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From Me Too to What Now: Advancing Research on Sex Harassment

Special issue call for papers from Equality, Diversity and Inclusion

Call for Papers:
Special Issue of Equality, Diversity & Inclusion: An International Journal
(EDI is a peer-reviewed academic journal publishing research on racial, sexual, religious, disability and age discrimination, equal opportunities and affirmative action. Editor-in-Chief, Dr. Ed Ng)
From Me Too to What Now: Advancing Research on Sex Harassment

Submission proposal (2 pages) due May 16, 2018
Deadline for final submission:  September 7, 2018

Guest Editorial Team

Margaret S. Stockdale, Ph.D., IUPUI, [email protected]
Jennifer Berdahl, University of British Columbia, [email protected]
Faye J Crosby, University of California Santa Cruz, [email protected]

In 1991, the nomination of Clarence Thomas to the Supreme Court catapulted sex-based harassment to national attention.  To her great credit, Anita Hill responded to the call to testify during the confirmation hearings about the persistent harassing conduct of her erstwhile colleague and boss. Despite passing a polygraph test that Thomas refused to take, Hill’s credibility and sanity were questioned and Thomas was confirmed. 
Fast forward a quarter century to the #MeToo movement.   Tens of thousands of women are speaking out about their experiences of sex-based harassment by powerful men, with new men accused and resigning on what seems like a daily basis for months on end.  Many Americans – including those elected to Congress -- now find sex-based harassment intolerable and inexcusable. Now women’s stories are seen as credible, and men’s denials that are not.
Attention to sex-based harassment has not been limited to the United States. The #MeToo movement and media attention has spread in Egypt, Japan, Turkey, Australia, Canada, the European Union and beyond (Bell, Quick & Cycyota, 2002; Park, 2017).
While the attention of the general public has waxed and waned as events erupt and then issues become resolved, the attention of scholars to sex-based harassment has been more or less constant since the 1980s. Over 6,000 scholarly articles and books show the words "sexual harassment" or "sex harassment" in the title (Google Scholar searches, 2018), and 10 of these were published in the first two weeks of 2018. Several important and well-cited special issues of scholarly journals have focused on sex-based harassment.
What sets apart this special issue is how it will incorporate the concept of power to understand historic and current practices of, and resistance to, sex-based harassment. We ask all contributors to pay attention to how power inequities may or may not be shifting to challenge the social narrative of a world divided between dominant men and submissive women.  The contributors may study and comment on the #MeToo and other movements in their analyses.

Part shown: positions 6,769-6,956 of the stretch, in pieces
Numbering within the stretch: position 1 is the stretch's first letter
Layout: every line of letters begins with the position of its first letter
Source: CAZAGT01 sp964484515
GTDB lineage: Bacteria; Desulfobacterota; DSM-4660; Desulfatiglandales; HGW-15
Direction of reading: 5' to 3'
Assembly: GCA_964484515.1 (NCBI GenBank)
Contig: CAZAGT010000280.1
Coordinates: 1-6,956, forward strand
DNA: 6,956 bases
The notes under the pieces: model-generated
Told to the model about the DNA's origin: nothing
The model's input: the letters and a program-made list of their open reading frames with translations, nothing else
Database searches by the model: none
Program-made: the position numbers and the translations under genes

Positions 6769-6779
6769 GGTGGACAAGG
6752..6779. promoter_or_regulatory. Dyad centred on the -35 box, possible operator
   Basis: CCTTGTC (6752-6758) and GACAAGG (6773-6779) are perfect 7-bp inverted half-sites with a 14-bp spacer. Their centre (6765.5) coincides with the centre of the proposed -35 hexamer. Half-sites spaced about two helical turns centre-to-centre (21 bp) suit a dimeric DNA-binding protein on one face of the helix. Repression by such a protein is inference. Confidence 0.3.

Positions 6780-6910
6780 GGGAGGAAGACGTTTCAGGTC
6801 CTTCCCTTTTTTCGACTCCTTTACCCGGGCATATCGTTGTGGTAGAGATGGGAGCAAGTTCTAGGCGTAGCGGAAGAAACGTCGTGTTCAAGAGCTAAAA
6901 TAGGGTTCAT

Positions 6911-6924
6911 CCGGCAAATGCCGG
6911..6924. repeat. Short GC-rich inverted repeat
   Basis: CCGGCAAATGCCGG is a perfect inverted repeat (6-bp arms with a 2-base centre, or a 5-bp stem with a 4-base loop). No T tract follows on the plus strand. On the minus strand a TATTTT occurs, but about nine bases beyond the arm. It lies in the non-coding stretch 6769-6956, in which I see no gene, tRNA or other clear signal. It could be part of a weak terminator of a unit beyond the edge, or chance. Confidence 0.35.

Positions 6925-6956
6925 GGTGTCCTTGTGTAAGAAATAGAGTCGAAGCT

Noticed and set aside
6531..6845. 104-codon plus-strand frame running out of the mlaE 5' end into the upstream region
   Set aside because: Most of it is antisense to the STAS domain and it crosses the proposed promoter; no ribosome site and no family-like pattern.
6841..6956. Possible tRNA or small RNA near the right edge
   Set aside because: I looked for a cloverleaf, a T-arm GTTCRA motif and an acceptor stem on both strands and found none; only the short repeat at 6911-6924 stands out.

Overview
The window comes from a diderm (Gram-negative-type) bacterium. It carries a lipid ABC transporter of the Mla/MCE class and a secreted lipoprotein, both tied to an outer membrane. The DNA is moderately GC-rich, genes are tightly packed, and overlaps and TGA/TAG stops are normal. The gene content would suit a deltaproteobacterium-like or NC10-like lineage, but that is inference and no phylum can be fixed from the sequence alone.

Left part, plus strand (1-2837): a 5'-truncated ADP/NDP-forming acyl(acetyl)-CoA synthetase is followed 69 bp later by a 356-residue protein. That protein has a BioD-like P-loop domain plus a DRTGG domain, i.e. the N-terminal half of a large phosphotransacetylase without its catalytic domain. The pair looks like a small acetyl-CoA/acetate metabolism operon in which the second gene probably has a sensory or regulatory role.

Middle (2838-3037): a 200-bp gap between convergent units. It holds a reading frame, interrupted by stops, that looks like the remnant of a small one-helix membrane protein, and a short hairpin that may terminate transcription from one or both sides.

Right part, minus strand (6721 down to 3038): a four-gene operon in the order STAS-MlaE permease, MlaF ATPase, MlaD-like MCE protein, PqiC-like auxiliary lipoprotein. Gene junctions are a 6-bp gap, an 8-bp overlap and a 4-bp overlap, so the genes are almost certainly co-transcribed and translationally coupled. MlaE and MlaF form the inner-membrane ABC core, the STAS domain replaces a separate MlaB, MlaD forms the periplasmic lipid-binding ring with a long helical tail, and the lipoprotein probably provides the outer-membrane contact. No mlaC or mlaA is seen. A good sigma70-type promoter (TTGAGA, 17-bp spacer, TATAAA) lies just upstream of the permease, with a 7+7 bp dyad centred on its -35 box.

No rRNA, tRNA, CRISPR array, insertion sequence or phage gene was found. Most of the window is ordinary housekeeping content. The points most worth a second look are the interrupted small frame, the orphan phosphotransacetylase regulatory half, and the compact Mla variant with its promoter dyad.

The intertwined purposes of our special issue are to:
(1)    Publish research on the causes and catalysts of sex-based harassment as now understood in the #MeToo era.
(2)    Advance theorizing about sex-based harassment by highlighting the concept of power.
(3)    Disseminate conceptualizations and research that will help abate the occurrence and impact of sex-based harassment.
Like prior edited works, this special issue will include both well-known and emerging scholars.  We seek contributors from many disciplines, including, but not limited to, psychology, law, sociology, management, and economics.  We hope to receive manuscripts from outside the United States as well as within it. We will strive for a blend of theory, research, and practice.  Indeed, we envision a balance of comprehensive literature reviews (including meta-analyses, theory, and concept papers) and empirical research, with the hope of possibly filling two full issues of the journal.
Potential topics may include but are not limited to:
•    The role of social media in sex-based harassment
•    Intersectional issues in sex-based harassment
•    Power, voice, and legitimacy in sex-based harassment narratives
•    The role of social identity threat in sex-based harassment
•    Leadership’s role in exacerbating or attenuating sex-based harassment
•    The promise and pitfalls of bystander support and reporting
•    Cultural and historical contexts shaping practice and resistance
•    Generational divides in defining and responding to sex-based harassment


Authors interested in submitting a paper to this (or these) special issue(s) should send a 1-2 page description of their paper to the editors by May 16, 2018. This description should articulate the contribution their paper will make to this issue and the form of their contribution (e.g., theory, literature review, meta-analysis, empirical study report).
Submissions are opened from September 7 to October 7, 2018. Please select Special issue and submit under the title listed with the title: Advancing Research on Sex-based Harassment. Manuscripts should be submitted online at and should follow the Submission Guidelines available at: Please note that all submissions will be subject to the standard EDI double-blind review process.
For questions regarding this special issue, please contact any of the Guest Editors.


Bell, M. P., Quick, J. C., & Cycyota, C. S. (2002). Assessment and prevention of sexual harassment of employees: An applied guide to creating healthy organizations.  International Journal of Selection and Assessment, 10, 160-167l

Park, A. (2017). #MeToo reaches 85 countries with 1.7M tweets. CBS News, October 24.